OXFORD UNIVERSITY PRESS

Reason in a Dark Time: Why the Struggle Against Climate Change Failed - and What it Means for Our Future

ISBN : 9780199337668

Price(incl.tax): 
¥5,533
Author: 
Dale Jamieson
Pages
288 Pages
Format
Hardcover
Size
162 x 243 mm
Pub date
Apr 2014
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From the 1992 Rio Earth Summit to the 2009 Copenhagen Climate Conference there was a concerted international effort to stop climate change. Yet greenhouse gas emissions increased, atmospheric concentrations grew, and global warming became an observable fact of life. In this book, philosopher Dale Jamieson explains what climate change is, why we have failed to stop it, and why it still matters what we do. Centered in philosophy, the volume also treats the historical, economic, and political dimensions of climate change. Our failure to prevent or even to respond significantly to climate change, Jamieson argues, reflects the impoverishment of our systems of practical reason, the paralysis of our politics, and the limits of our cognitive and affective capacities. The climate change that is underway is remaking the world in such a way that familiar comforts, places, and ways of life will disappear in years or decades rather than centuries. Climate change also threatens our sense of meaning, since it is difficult to believe that our individual actions matter. The challenges that climate change presents go beyond the resources of common sense morality - it can be hard to view such everyday acts as driving and flying as presenting moral problems. But we must learn to do so if we are to continue to live meaningful lives. There is much that we can do to slow climate change, to adapt to it and restore a sense of agency while living meaningful lives in a changing world.

Index: 

Preface
Acknowledgments
1. Introduction
2. The Nature of the Problem
2.1 The Development of Climate Science
2.2 Climate Change as a Public Issue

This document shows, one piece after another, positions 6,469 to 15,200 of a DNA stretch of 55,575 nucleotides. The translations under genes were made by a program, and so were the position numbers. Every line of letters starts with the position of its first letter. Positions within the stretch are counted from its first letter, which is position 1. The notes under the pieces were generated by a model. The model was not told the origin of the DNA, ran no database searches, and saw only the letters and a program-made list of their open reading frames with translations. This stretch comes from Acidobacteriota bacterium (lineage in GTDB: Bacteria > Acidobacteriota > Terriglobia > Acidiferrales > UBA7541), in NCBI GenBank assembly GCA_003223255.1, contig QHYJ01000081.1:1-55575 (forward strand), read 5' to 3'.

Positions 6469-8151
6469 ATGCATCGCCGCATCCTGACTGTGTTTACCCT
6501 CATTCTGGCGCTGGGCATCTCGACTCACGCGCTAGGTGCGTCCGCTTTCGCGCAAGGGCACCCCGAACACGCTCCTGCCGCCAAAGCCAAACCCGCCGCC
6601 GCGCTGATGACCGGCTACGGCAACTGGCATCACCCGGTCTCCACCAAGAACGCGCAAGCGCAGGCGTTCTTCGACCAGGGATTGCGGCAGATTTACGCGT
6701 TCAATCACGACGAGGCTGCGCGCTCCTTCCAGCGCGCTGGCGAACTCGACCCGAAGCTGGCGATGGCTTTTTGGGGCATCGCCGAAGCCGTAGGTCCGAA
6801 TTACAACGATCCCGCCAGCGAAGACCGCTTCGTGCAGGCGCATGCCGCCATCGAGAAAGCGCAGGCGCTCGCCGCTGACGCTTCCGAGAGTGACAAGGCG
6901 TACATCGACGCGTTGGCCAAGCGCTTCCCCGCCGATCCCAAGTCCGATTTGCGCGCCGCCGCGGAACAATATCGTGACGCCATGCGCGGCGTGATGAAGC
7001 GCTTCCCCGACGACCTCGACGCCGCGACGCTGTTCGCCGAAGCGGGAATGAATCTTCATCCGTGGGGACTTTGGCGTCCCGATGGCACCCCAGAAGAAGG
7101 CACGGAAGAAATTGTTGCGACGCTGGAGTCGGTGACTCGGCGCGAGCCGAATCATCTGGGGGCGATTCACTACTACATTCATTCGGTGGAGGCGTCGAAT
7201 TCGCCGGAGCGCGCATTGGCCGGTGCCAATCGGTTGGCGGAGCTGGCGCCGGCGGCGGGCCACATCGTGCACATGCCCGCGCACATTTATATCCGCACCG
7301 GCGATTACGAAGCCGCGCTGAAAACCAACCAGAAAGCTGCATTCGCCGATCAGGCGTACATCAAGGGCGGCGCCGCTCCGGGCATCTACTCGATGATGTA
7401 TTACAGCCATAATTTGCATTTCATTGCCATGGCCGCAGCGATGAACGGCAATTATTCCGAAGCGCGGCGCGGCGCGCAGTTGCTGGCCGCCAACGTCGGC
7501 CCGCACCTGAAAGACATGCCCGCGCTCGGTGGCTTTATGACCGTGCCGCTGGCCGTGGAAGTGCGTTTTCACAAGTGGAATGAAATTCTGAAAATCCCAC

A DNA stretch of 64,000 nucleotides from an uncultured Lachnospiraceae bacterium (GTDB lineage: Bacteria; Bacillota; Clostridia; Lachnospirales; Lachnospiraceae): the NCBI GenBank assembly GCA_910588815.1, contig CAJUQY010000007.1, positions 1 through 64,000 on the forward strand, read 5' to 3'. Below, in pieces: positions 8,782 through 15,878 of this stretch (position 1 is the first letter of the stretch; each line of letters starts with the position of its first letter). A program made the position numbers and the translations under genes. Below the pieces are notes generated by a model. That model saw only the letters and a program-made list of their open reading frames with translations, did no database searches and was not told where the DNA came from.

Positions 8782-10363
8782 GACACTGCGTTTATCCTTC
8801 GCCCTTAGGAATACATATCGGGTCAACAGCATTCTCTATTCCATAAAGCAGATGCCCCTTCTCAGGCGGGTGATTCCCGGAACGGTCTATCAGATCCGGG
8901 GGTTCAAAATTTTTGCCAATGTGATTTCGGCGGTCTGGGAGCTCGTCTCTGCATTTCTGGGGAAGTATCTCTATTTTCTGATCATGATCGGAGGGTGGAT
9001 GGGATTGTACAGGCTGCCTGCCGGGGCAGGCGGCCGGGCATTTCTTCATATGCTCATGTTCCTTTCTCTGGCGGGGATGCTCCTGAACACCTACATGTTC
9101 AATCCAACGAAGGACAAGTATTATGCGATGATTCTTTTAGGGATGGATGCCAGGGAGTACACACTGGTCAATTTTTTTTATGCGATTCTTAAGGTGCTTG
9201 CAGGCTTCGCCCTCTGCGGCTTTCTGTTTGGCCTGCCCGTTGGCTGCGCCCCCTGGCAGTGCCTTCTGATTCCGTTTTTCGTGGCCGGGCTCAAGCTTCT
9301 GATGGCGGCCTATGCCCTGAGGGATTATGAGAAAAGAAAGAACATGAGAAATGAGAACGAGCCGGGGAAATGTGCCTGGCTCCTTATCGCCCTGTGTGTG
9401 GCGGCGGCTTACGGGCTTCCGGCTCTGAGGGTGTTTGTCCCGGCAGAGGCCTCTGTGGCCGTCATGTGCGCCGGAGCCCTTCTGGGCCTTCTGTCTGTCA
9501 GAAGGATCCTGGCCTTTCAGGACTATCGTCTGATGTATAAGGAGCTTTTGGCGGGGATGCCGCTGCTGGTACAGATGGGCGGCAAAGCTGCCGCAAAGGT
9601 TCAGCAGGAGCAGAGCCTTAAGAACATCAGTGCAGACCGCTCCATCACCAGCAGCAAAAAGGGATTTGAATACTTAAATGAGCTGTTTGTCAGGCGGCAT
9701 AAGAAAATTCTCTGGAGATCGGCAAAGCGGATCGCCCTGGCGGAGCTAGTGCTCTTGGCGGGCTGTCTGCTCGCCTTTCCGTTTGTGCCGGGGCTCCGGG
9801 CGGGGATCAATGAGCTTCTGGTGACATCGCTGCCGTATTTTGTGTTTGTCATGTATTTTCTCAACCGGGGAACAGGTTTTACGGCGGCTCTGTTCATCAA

2.3 The Age of Climate Diplomacy
2.4 Concluding Remarks
3. Obstacles to Action
3.1 Scientific Ignorance
3.2 Politicizing Science
3.3 Facts and Values
3.4 The Science/Policy Interface
3.5 Organized Denial
3.6 Partisanship
3.7 Political Institutions
3.8 The Hardest Problem
3.9 Concluding Remarks
4. The Limits of Economics
4.1 Economics and Climate Change
4.2 The Stern Review and Its Critics
4.3 Discounting
4.4 Further Problems
4.5 State of the Discussion
4.6 Concluding Remarks
5. The Frontiers of Ethics
5.1 The Domain of Concern
5.2 Responsibility and Harm
5.3 Fault Liability
5.4 Human Rights and Domination
5.5 Differences That Matter
5.6 Revising Morality
5.7 Concluding Remarks
6. Living With Climate Change
6.1 Life in the Anthropocene
6.2 It Doesn't Matter What I Do
6.3 It's Not the Meat It's the Motion
6.4 Ethics for the Anthropocene
6.5 Respect For Nature
6.6 Global Justice
6.7 Concluding Remarks
7. Politics, Policy, and the Road Ahead
7.1 The Rectification of Names
7.2 Adaptation: The Neglected Option?
7.3 Why Abatement and Mitigation Still Matter
7.4 The Category Formerly Known as Geoengineering
7.5 The Way Forward
7.6 Concluding Remarks
Index

About the author: 

Dale Jamieson teaches Environmental Studies, Philosophy, and Law at New York University, and was formerly affiliated with the National Center for Atmospheric Research. He is the author of Ethics and the Environment: An Introduction, and Morality's Progress: Essays on Humans, Other Animals, and the Rest of Nature.

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